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About StephanieL

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  • Birthday 10/12/1970

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  1. I look at what Wilfrid's reading, and I'm almost embarrassed to say that I've been reading mostly food books. Now I'm on Tasting Beer, 2nd Edition: An Insider's Guide to the World's Greatest Drink by Randy Mosher. Lots of wonky beer brewing information.
  2. And they ran 26-page articles. By John McPhee.
  3. A number of years ago, I was in NOLA on business and the night before I was supposed to go home I dropped my wallet in a taxi. I was freaking out, because while I could cancel all my credit cards I knew they wouldn't let me on the plane back home without my ID. Thank goodness an honest person gave my wallet to the cab driver, and since he and I had been chatting about New York he remembered where he'd dropped me off and returned my wallet to me.
  4. He was only 50 when he made Cocoon?? https://www.nbcnewyork.com/news/national-international/wilford-brimley-cocoon-and-natural-actor-dies-at-85/2546529/
  5. This woman lives down in Fremont, apparently in a regular residential neighborhood like ours but in an older house. N said she keeps ducks too. The eggs are beautiful--some have those pale blue shells. A few are going into the custard N is making tonight.
  6. StephanieL


    Classic moules marinieres, with just-baked bread (we had to cut into it while it was still warm), with a South African sauvignon blanc to drink that had been used in the broth. Assorted cheeses to start; ice cream for dessert. Tonight's dinner is going to be a stew with green beans, potatoes, and lamb shoulder that the local butcher graciously cut into pieces so that N could have the chunks with the bones that she wanted. We'll have one of the Lagunitas brews to drink, either 12th of Never or Lil' Sumpin' Hazy, and I've been told there will be lemon custard for dessert. A new food hall just opened in the town next door, run by the people who run the Alameda Marketplace with some of the same stores, including Baron's Meats and Poultry. They also carry seafood, so we got both the mussels and lamb from them. If you have the scratch, you can buy a side of dry-aged Niman Ranch beef: about 40 lb. of meat at $14.99/lb. They'll then keep it in the case and cut off steaks for you as you need them.
  7. StephanieL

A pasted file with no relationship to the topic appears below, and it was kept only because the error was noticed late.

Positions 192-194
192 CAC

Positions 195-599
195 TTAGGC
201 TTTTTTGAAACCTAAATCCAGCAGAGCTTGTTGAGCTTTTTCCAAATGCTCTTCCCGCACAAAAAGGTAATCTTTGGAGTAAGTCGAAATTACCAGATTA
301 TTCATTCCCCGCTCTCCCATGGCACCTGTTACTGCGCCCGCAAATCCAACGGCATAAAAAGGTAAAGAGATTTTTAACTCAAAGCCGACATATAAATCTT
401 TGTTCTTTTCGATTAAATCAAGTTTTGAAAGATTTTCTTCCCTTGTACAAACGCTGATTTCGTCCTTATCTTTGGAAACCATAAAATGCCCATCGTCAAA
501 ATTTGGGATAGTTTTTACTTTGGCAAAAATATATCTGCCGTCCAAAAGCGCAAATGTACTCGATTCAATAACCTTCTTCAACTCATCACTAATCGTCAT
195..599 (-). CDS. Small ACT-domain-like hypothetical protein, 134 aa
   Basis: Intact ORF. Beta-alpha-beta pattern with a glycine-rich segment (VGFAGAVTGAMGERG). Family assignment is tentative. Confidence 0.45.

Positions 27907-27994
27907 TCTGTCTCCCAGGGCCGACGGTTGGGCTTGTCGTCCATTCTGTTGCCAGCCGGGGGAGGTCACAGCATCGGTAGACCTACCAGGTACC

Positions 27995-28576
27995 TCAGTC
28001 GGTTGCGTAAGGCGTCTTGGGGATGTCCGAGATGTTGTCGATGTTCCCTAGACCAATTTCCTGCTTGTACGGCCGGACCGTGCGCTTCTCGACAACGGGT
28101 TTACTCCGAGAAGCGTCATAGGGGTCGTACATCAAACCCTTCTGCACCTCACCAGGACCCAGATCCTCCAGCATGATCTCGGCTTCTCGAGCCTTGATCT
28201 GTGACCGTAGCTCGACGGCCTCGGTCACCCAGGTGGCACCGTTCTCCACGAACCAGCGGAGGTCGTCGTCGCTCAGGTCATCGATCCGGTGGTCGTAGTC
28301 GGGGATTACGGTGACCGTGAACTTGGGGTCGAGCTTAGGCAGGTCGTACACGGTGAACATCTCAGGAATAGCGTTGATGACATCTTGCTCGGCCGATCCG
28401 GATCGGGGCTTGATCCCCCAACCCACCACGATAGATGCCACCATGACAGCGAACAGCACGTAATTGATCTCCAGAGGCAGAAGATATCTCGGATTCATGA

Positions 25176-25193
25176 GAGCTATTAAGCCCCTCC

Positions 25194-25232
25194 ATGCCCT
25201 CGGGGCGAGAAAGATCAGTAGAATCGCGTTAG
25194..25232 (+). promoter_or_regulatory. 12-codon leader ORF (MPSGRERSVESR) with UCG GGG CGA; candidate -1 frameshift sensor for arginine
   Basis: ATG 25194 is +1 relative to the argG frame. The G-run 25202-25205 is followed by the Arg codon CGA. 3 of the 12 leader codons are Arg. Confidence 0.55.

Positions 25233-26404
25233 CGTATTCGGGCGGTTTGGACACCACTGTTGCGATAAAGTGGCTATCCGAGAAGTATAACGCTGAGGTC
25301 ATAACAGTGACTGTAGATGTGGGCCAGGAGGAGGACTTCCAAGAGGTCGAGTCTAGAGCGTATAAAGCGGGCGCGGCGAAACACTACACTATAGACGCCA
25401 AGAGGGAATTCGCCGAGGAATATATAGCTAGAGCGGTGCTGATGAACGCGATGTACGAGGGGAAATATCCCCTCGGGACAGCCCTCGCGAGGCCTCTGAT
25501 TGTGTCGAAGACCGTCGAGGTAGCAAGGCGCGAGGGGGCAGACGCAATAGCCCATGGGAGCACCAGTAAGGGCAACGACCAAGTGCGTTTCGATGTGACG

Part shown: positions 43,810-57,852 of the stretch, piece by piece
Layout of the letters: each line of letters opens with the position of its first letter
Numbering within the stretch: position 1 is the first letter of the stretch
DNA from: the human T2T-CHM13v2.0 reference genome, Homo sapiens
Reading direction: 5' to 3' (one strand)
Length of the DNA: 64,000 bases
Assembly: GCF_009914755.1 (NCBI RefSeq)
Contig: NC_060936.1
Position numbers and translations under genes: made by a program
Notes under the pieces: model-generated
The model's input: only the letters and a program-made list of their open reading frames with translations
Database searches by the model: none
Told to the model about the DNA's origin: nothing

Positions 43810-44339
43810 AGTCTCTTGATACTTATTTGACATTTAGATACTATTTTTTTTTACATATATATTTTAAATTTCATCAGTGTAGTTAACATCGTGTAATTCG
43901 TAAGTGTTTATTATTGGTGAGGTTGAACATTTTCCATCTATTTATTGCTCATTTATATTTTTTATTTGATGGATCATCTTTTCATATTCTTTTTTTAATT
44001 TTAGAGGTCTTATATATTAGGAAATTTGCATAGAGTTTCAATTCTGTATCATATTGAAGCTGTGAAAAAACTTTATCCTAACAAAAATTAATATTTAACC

Sourdough beer bread (using Anchor Steam) is being made as we speak. There's also cinnamon-raisin bread in the future tomorrow or Monday.
  8. N is on a local gardening group on Facebook. She arranged a pickup of manure from someone who keeps chickens, and the woman is throwing in a dozen fresh eggs for free.
  9. The 171-year-old Tadich Grill, the oldest restaurant in SF and certainly one of the oldest in the country, is indefinitely closed until indoor dining is fully allowed again, having run out of money (including their loan) and unable to sustain themselves with takeout. There's no room on the sidewalk by them for outdoor dining, and since they're in the heart of the Financial District basically no foot traffic either. They're determined to reopen when they can. I'm really, really hoping they do.
  10. Having a good old Manhattan as I write this: 1 1/2 oz. Old Forester rye, 3/4 oz. Cinzano, and a few drops of Regan's Orange Bitters, shaken with ice. We had takeout Chinese that was tasty but contained more fried food than we thought we were getting (plus sublime egg tarts), so I thought I needed something to take the edge off this congealed feeling.
  11. StephanieL


    My attitude is that if one can afford it, there's a middle ground between eating factory-farmed meat (thus perpetuating those horrible practices) and going vegetarian/vegan. Eat less meat, and make sure what you do buy has been raised well. Same goes for fish, if one mostly eats shellfish and smaller, more plentiful fish like sardines.
  12. I had to read The Heart is a Lonely Hunter in 8th or 9th grade, and still have the copy which I read from time to time. Haven't yet gotten all the way through the movie.
  13. I was just thinking the same thing--I remember when you first got them, thinking that the names were so funny.
  14. StephanieL


    South African-style lasagna, one of N's childhood memories. You use ground beef, lots of vegetables (including broccoli and cauliflower, and sometimes mushrooms), and a white sauce in between the noodle layers, then put shredded Cheddar cheese all over the top. It's definitely not the Italian-American variety. I get the comfort food aspect of it. One of my favorite baked casseroles growing up involves the combination of ground beef, spaghetti cooked past al dente, and canned mushrooms and those Le Sueur peas. I could (and can) eat tons of it. And it would lose something if you tried to fancy it up.
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